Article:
Preping for NECCIt’s an exhilarating time.  The phone calls have diminished as has the e-mail.  Most educators are winding down the new year.  Brenda and I will attend the high school graduation of a niece this afternoon, just before dropping my son off at the Train station for orientation at UNC-Charlotte on Monday!

For some of us, we’re winding up for NECC, preparing presentations — and as a result, thinking and rethinking about teaching, learning, classrooms, and schooling in this time of rapid change.  I’m especially excited about the preconference workshop I’ll be teaching on Sunday (June 24).  Since NECC provides presenters with the e-mail addresses of educators who have registered for our workshops, I can contact them and learn more about their needs.  For this particular workshop, a wiki has been established, where attendees are quite literally participating in the planning and even setting the agenda of the event.  I will feel much more confident that the learning I plan to facilitate will be what the audience needs.

In amongst all of this thinking and planning and thinking and planning, I was interviewed last week by Kansas educator, Kevin Honeycutt for his Driving Questions podcast.  Honeycutt asked some great questions, and as is often the case, I didn’t think of the really good answers until after we’d laid our Skypes to rest.

One of those questions regarded skills for beginning teachers, right out of university.  This one hit home as my daughter has only one more year of college before entering the education workforce.  I gave some rambling answers, but two ideas occurred to me today — days later.  One question that I might ask, as a school principal interviewing a prospective teacher is, “What have you learned today?” 

I’m not looking for teachers who merely know how to teach.  I want professionals, for which learning is an active and conscious part of every day life.  I’d want to know what they’ve learned today, and what they think about it — might be a useful conversation starter.

The other thing that I would ask is, “How would you go about preparing a particular unit (and here’s the good part) without a teacher’s edition to the textbook.  How would you learn what you’ll need to know, what will you do with what you’ve learned in order to give it energy, and how will you convey it to your learners?”

One of the ideas that keeps hitting me over the head as I plan for my NECC presentations is that we do our children a disservice by teaching them from pre-packaged, scientifically classified knowledge.  It’s teaching by killing the content and mounting it.  Our students today must come to learn by living with the content in it’s own habitat, observing, experimenting, exploring, and discovering.  EduTopia this month asked sages to speak out on whether teaching is an art or a science.  I would say that it’s a bit of both —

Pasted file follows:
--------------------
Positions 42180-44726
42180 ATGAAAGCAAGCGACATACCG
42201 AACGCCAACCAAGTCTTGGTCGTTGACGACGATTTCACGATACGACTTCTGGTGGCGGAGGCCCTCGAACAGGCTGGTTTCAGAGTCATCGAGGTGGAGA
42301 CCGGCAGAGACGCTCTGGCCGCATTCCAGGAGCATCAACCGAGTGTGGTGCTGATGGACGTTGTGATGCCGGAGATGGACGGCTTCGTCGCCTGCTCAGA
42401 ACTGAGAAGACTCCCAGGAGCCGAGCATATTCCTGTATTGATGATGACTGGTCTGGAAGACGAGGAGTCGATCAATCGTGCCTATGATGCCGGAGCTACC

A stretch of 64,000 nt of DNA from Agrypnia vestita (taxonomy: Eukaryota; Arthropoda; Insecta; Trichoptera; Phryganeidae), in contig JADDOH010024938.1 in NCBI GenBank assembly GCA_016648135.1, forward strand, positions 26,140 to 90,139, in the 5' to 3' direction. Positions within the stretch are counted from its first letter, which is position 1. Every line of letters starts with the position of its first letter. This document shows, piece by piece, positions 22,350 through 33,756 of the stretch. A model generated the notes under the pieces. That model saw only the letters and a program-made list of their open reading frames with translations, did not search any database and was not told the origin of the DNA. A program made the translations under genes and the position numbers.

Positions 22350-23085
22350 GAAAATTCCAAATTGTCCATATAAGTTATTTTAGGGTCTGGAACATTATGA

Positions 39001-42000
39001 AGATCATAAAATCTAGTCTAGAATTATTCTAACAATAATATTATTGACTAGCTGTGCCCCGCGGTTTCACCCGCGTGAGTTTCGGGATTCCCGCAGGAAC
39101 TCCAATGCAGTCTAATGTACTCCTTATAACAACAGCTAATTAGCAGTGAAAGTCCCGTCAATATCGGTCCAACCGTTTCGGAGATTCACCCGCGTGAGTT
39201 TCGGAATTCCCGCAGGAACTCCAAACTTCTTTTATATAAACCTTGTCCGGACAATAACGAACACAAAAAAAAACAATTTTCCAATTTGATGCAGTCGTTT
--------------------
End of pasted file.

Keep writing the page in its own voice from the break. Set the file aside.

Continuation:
— but to say that it is wrong to say that teaching is a science.

However, it might be useful to say that learning is!

3 thoughts on “NECCPrep”

  1. I like your questions and your perspective…. it helps me articulate what really is important. I am in the middle of interviewing and I may try out your questions there but i think they also belong in the faculty room daily.
    On the other side of things I was getting ready to write about a post and article I read that reminds me that we need to keep talking because there is a lot working against the change and a lot at stake.
    Below is an excerpt form what I read…I think it speaks for itself and underscores your point..

    I came to this article via a blog from New Zealand. Your probably should read the article ( and the blog ) it in it’s entirety but here are a few excerpts from the article.

    “When Seattle elementary-schoolers open their math textbooks this fall, they’ll all be on the same page — literally….
    In an attempt to boost stagnant test scores, elementary teachers will start using the same math textbooks and materials and covering lessons at the same time as their colleagues at other Seattle elementary schools, the School Board decided Wednesday…..
    The move is the latest step toward the district’s goal of streamlining and standardizing the math curriculum. The district has two formally adopted math programs, but over the years, teachers have had the flexibility to create their own math lessons, culling bits from various other math programs they liked….
    That piecemeal approach has worked well for some schools, but not all. And the inconsistency has made it difficult for students transferring from one school to another.”

    There is so much wrong with this picture…

  2. David, you are so good at posing questions and posting thought provoking statements. After reading this post, I had to gather my thoughts on my own blog:

    I agree with David’s thoughts. I enjoy learning something every day, and often want to share my discoveries or observations (thus the blog.) I even have a block in my office that reads, “Learn Everyday.” I feel strongly that it is important we model for students the process and joy of learning independently, as opposed to spoon feeding a class of students, “Read Chapter 9 in the textbook and answer the questions on the worksheet.”

    I hope you’ll read the complete post at and maybe even leave a comment. Thanks for the inspiration, once again.

  3. I thought the two questions you proposed were so thought provoking I forwarded a copy of this blog to my principal and vice principal. I especially liked the direct connection to technology the second question raised as many are not aware how to teach without a teachers guide and probaly would have trouble researching how to teach something they are going to teach or incorporate inot a lesson.

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